Saturday, February 16, 2013

Margaret River Underground

Margaret River is a beautifully unique area of the world. It is home to a myriad of species indigenous only to here, amazing wine, great beaches and surf, and unique geology. Contained entirely within the Margaret River region, Leeuwin-Nauraliste National Park is home to several hundred caves. The majority of the region's caves are highly protected by the Australian government, and either cannot be accessed or are accessible only by experiences cavers and scientists holding permits.
Fortunately, six have been opened to the public.

I've been fortunate to tour through several caves around the world. It's such a magical experience entering into these structures that have been slowly growing for thousands and thousands of years. So, visiting Margaret River's caves was definitely on my pre-vintage to-do list; I opted to purchase an Ultimate Pass from the Margaret River Tourism Association; this gives entry to 3 caves and a tour of the Cape Leeuwin Lighthouse anytime during a seven-day period, all for just $85. Since everything is so close,  I decided to get an early morning start and make a day of it.

Mammoth Cave - This is the first cave reached when traveling south from Margaret River township along the aptly named Caves Road. This was also the region's first cave discovered in 1850 and has been open to the public since 1904. You can explore the cave via a self-guided tour using an MP3 player. I was least impressed with this cave, though it was beautiful and is the only one where explorers have discovered fossils from animals and humans (aboriginals used the cave as a safety from poor weather, etc.). Actually, the highlight of this cave for me was the adjoining Marri Trial; the cave's exit drops you off right at the trial head that leads through a really nice Jarrah-Karri forest before looping back to the car park.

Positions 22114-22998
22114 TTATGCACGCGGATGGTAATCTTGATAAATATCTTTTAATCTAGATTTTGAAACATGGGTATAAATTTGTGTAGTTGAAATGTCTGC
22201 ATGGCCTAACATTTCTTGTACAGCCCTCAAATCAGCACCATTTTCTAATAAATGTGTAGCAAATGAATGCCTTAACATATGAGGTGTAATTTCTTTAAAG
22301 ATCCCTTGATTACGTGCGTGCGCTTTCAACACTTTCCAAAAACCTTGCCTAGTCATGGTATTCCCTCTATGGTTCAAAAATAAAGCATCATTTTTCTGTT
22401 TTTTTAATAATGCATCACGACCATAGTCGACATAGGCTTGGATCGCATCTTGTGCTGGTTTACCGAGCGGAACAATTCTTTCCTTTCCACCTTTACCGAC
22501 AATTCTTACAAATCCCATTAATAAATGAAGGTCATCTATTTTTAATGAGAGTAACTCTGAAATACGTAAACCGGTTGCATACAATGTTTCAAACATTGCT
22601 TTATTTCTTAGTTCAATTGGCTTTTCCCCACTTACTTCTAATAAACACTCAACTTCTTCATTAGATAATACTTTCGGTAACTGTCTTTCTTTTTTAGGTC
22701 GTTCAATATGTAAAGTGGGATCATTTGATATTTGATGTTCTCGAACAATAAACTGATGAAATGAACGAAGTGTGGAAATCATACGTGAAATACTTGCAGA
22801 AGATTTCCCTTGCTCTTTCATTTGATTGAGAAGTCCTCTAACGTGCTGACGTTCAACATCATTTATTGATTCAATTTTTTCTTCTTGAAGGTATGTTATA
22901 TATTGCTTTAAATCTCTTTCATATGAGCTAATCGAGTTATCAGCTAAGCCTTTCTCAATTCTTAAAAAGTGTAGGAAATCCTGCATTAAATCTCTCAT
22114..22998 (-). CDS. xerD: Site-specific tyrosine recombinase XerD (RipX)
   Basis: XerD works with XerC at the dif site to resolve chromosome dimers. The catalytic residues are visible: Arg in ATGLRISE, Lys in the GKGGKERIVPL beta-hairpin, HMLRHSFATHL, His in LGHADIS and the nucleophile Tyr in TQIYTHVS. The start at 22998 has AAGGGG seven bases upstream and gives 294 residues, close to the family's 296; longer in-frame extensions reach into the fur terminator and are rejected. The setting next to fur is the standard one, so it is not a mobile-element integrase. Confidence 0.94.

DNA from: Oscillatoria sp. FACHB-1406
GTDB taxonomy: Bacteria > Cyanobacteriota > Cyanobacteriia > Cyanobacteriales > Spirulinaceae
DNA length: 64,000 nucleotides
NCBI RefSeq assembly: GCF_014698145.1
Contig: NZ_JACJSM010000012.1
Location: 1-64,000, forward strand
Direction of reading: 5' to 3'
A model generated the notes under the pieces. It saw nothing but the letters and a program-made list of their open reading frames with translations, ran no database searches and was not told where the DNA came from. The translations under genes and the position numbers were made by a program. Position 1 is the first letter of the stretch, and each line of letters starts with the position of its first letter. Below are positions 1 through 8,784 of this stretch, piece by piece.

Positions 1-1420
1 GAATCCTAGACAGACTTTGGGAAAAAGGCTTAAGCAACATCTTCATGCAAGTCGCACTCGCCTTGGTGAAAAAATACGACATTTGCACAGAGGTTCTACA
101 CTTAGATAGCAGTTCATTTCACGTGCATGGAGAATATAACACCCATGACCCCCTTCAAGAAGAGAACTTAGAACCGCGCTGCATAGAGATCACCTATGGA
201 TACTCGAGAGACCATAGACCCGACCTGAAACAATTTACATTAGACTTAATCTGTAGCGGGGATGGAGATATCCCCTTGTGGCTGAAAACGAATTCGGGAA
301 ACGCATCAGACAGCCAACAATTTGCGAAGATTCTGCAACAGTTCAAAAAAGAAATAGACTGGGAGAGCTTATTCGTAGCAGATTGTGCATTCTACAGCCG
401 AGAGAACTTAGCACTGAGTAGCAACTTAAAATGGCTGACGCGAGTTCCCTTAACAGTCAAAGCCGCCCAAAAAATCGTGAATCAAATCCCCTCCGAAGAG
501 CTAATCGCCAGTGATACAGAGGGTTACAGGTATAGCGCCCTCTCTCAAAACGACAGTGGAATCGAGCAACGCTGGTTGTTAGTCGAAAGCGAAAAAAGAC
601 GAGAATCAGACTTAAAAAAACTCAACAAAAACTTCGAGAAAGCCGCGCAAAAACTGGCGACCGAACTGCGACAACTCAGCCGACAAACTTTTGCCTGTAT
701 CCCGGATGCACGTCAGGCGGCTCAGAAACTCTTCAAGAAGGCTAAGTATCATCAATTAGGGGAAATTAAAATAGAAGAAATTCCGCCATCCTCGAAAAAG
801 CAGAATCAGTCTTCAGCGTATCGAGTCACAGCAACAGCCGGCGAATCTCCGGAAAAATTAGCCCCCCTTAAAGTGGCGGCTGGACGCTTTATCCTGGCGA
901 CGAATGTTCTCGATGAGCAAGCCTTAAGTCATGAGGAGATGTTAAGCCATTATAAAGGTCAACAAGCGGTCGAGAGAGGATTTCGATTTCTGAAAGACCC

Lake Cave - Just a few kilometers south of Mammoth Cave can be found Lake Cave. I scheduled on the next tour and had a half hour to spend enjoyying the CaveWorks information centre here; this provides a history of caving in the region, the geology of caves, and a nice view into the massive doline (cave entryway). When it was time, I descended the long staircase dropping past massive Karri trees; the doline is estimated to have open only 1,000 years ago and some of these trees inside our hundreds of years old. Lake Cave is the smallest but most stunning cave of the three I toured; it is the most active cave in Margaret River and is the only one home to a permanent lake. Its 'suspended table' is the largest of only a few examples of this type of formation in the world; several tonnes of rock are suspended above the lake floor by 2 columns.
Jewel Cave - This the largest cave open to the public in Margaret River and composed of four massive chambers. It was only a 15-minute drive down from Lake Cave, so I enjoyed the adjacent Karri Trial before the next tour began. Jewel Cave's main claim to fame is one particular pencil-thin structure called a straw; it is one of the longest in the whole world and has been actively growing for over 55,000 years. Along with this, a myriad of amazing structures compose this cave.
 After my caving adventure, I continued south from Jewel Cave to the small town of Augusta. I'll discuss my afternoon there in a following post.

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